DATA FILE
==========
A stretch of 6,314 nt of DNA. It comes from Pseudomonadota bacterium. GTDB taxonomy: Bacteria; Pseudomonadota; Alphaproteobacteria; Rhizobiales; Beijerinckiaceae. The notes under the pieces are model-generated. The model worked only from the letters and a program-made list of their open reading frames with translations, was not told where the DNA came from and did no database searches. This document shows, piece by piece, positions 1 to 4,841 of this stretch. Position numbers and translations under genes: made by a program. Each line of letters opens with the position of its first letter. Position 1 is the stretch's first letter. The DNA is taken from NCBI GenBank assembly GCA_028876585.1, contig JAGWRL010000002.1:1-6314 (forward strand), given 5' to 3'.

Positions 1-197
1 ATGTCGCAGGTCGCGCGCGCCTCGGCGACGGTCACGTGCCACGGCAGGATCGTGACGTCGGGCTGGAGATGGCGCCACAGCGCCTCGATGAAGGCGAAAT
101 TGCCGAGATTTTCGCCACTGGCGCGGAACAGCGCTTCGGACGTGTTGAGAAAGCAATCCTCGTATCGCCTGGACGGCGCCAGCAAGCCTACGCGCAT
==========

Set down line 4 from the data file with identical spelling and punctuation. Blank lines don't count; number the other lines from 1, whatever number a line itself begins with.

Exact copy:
101 TGCCGAGATTTTCGCCACTGGCGCGGAACAGCGCTTCGGACGTGTTGAGAAAGCAATCCTCGTATCGCCTGGACGGCGCCAGCAAGCCTACGCGCAT